Monday, November 07, 2005

Bush: "We do not torture"

Yes, he says it here. (Define "We".) But then what was going on at Gitmo and Abu Ghraib? What may still be going on there and/or in other U.S.-run detention facilities around the world. THE ONES WE DON'T KNOW ABOUT?

Bush: "We're working with Congress to make sure that as we go forward, we make it possible, more possible, to do our job. There's an enemy that lurks and plots and plans and wants to hurt America again. And so, you bet we will aggressively pursue them. But we will do so under the law."

What law? The law as interpreted by Atty. Gen. (and Bush crony) Gonzales?

More, why is Cheney trying to block Senator McCain's efforts to push a torture ban through Congress?

I agree with Senator Levin: "We need a 9/11-type commission to restore credibility to this nation."

Otherwise, how can America possibly stand up for, and attempt to spread, its ideas of liberty, democracy, and equality under the law? What would the Founders say about what this administration has done, about what it has condoned, about what it has done to America's moral core and reputation abroad?

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My latest post on this subject:

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Around the blogosphere:

Steve Clemons asks if Bush's claim is at all credible: "Not when your Vice President is seeking to exempt important organs of the U.S. government from the McCain provision that would ban any agent of U.S. interests from subjecting detainees under its control to "torture or inhuman treatment."

Kevin Drum: "Fine. Then shut down the black sites, tell Dick Cheney to stop lobbying against the McCain amendment, and allow the Red Cross unfettered access to prisoners in our custody. After all, if the events of the past four years had happened in any other country in the world — the abuse, the memos, the photos, the relentless opposition to independent inspections — isn't that the least it would take for any of us to believe it when that country's head of state declared 'We do not torture'? It's not going to be easy for the United States to regain its credibility as a country dedicated to combatting barbarism and supporting human rights. That's all the more reason we should start now."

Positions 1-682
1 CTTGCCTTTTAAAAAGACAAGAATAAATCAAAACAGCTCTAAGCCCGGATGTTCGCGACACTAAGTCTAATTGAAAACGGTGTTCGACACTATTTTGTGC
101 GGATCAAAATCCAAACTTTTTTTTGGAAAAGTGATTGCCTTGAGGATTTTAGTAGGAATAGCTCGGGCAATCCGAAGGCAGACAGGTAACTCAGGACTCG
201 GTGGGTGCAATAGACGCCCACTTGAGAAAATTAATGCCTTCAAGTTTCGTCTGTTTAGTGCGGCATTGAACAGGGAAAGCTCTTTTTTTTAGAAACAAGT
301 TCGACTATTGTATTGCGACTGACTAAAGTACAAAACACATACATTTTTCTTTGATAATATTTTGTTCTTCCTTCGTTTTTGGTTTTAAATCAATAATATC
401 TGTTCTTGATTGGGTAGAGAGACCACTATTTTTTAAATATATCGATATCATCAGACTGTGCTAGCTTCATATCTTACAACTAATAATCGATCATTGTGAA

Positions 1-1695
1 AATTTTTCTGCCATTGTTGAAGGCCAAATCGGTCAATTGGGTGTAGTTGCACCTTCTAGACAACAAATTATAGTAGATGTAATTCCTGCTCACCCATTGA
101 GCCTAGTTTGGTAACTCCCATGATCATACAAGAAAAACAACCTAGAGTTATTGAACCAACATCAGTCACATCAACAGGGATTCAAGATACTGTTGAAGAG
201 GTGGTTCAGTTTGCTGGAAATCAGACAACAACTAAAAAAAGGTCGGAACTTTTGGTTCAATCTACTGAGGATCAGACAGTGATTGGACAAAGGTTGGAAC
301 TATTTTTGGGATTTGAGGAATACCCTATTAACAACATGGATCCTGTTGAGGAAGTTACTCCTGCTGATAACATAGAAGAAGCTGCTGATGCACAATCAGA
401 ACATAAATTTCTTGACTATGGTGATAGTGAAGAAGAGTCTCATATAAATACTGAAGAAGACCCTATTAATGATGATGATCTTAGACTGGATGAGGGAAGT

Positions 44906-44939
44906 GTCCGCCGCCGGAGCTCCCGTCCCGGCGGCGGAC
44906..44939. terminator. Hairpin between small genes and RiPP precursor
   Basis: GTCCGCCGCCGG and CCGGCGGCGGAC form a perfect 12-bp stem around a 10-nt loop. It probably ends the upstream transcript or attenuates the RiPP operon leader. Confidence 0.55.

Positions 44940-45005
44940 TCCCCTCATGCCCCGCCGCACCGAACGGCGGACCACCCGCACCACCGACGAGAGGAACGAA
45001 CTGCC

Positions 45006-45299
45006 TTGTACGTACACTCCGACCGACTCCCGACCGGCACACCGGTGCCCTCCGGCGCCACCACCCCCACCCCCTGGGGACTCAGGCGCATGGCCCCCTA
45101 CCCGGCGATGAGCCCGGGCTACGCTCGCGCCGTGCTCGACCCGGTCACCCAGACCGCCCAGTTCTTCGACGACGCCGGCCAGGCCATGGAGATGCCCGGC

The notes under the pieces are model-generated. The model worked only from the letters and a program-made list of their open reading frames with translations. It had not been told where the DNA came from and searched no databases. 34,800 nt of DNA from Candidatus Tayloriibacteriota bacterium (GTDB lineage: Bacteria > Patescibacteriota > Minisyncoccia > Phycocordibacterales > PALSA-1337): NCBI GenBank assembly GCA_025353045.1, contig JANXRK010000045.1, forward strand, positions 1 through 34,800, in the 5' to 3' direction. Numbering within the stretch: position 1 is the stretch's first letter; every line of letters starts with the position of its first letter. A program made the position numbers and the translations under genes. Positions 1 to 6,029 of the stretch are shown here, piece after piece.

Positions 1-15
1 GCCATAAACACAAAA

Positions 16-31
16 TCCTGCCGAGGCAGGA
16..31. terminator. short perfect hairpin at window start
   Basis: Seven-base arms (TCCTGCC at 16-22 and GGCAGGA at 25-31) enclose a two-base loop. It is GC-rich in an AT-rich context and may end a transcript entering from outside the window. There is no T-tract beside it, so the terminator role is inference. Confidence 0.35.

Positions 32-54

Andrew Sullivan: "If that's the case, why threaten to veto a law that would simply codify what Bush alleges is already the current policy? If 'we do not torture,' how to account for the hundreds and hundreds of cases of abuse and torture by U.S. troops, documented by the government itself? If 'we do not torture,' why the memos that expanded exponentially the lee-way given to the military to abuse detainees in order to get intelligence? The president's only defense against being a liar is that he is defining 'torture' in such a way that no other reasonable person on the planet, apart from Bush's own torture apologists (and they are now down to one who will say so publicly), would agree."

Let me quote the rest of his powerful post: "The press must now ask the president: does he regard the repeated, forcible near-drowning of detainees to be torture? Does he believe that tying naked detainees up and leaving them outside all night to die of hypothermia is 'torture'? Does he believe that beating the legs of a detainee until they are pulp and he dies is torture? Does he believe that beating detainees till they die is torture? Does he believe that using someone's religious faith against them in interrogations is 'cruel, inhumane and degrading' treatment and thereby illegal? What is his definition of torture?"

Mr. President? Do you have answers to these questions, responses to these suggestions. They come from three of the best.

See also Julie Saltman, Shakespeare's Sister, Needlenose, Wonkette, Centerfield (where I post from time to time), and Matthew Yglesias at Tapped.

Mr. President? Hello?

Or are you with Cheney on this?

Inquiring minds would like to know.

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